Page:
Racial and Ethnic Variations in Lung Cancer Incidence and Mortality

Results from the Women's Health Initiative

Published in: Journal of Clinical Oncology, v. 34, no. 4, Feb. 2016, p. 360-368

Posted on RAND.org on January 21, 2016

by Manali L. Patel, Ange Wang, Kristopher Kapphahn, Manisha Desai, Rowan Chlebowski, Michael S. Simon, Chloe E. Bird, Giselle Corbie-Smith, Scarlett Lin Gomez, Lucile L. Adams-Campbell, Michele L. Cote, Marcia L. Stefanick, Heather A. Wakelee

Read More

Access further information on this document at Journal of Clinical Oncology

This article was published outside of RAND. The full text of the article can be found at the link above.

PURPOSE: This study aimed to evaluate racial/ethnic differences in lung cancer incidence and mortality in the Women's Health Initiative Study, a longitudinal prospective cohort evaluation of postmenopausal women recruited from 40 clinical centers. METHODS: Lung cancer diagnoses were centrally adjudicated by pathology review. Baseline survey questionnaires collected sociodemographic and health information. Logistic regression models estimated incidence and mortality odds by race/ethnicity adjusted for age, education, calcium/vitamin D, body mass index, smoking (status, age at start, duration, and pack-years), alcohol, family history, oral contraceptive, hormones, physical activity, and diet. RESULTS: The cohort included 129,951 women--108,487 (83%) non-Hispanic white (NHW); 10,892 (8%) non-Hispanic black (NHB); 4,882 (4%) Hispanic; 3,696 (3%) Asian/Pacific Islander (API); 534 (< 1%) American Indian/Alaskan Native; and 1,994 (1%) other. In unadjusted models, Hispanics had 66% lower odds of lung cancer compared with NHW (odds ratio [OR], 0.34; 95% CI, 0.2 to 0.5), followed by API (OR, 0.45; 95% CI, 0.27 to 0.75) and NHB (OR, 0.75; 95% CI, 0.59 to 0.95). In fully adjusted multivariable models, the decreased lung cancer risk for Hispanic compared with NHW women attenuated to the null (OR, 0.59; 95% CI, 0.35 to 0.99). In unadjusted models Hispanic and API women had decreased risk of death compared with NHW women (OR, 0.30 [95% CI, 0.15 to 0.62] and 0.34 [95% CI, 0.16 to 0.75, respectively); however, no racial/ethnic differences were found in risk of lung cancer death in fully adjusted models. CONCLUSION: Differences in lung cancer incidence and mortality are associated with sociodemographic, clinical, and behavioral factors. These findings suggest modifiable exposures and behaviors may contribute to differences in incidence of and mortality by race/ethnicity for postmenopausal women. Interventions focused on these factors may reduce racial/ethnic differences in lung cancer incidence and mortality.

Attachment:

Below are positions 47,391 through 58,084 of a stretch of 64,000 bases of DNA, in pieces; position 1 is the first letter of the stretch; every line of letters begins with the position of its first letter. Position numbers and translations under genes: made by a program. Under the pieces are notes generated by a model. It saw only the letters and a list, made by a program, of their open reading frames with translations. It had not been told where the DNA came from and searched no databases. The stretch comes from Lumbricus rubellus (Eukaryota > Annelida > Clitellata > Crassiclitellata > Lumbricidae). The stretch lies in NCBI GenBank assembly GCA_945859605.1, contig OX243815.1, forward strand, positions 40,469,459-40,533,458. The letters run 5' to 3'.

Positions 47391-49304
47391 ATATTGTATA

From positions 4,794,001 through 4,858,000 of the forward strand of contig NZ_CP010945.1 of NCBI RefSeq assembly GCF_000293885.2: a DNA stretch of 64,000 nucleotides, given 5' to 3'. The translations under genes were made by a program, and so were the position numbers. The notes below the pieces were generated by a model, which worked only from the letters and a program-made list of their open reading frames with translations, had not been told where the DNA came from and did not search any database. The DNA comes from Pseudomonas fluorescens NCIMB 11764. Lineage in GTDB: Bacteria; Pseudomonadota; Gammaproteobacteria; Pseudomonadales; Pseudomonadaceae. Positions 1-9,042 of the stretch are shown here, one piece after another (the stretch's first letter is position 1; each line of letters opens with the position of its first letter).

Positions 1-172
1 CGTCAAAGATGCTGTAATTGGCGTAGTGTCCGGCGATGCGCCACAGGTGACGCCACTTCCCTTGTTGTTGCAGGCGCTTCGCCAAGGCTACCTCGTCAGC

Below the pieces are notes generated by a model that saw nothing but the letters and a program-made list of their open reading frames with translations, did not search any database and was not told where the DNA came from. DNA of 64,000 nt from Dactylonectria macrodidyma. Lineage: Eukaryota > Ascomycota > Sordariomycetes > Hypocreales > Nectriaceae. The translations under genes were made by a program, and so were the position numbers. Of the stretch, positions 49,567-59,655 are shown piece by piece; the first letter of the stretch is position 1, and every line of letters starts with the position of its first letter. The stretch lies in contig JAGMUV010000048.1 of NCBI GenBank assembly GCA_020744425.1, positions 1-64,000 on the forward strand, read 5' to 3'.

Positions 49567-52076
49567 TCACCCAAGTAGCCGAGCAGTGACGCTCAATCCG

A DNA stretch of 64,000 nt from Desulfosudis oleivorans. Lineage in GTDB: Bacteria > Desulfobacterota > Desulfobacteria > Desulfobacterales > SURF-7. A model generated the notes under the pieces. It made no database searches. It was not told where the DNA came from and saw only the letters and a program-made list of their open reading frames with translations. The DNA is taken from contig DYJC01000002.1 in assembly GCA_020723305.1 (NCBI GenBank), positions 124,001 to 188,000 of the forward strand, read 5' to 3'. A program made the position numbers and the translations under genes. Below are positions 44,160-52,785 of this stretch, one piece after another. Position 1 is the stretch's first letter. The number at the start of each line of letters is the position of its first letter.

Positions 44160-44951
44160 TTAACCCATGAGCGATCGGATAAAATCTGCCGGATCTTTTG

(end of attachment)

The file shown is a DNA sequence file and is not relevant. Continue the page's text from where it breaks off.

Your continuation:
Research conducted by

This report is part of the RAND Corporation external publication series. Many RAND studies are published in peer-reviewed scholarly journals, as chapters in commercial books, or as documents published by other organizations.

The RAND Corporation is a nonprofit institution that helps improve policy and decisionmaking through research and analysis. RAND's publications do not necessarily reflect the opinions of its research clients and sponsors.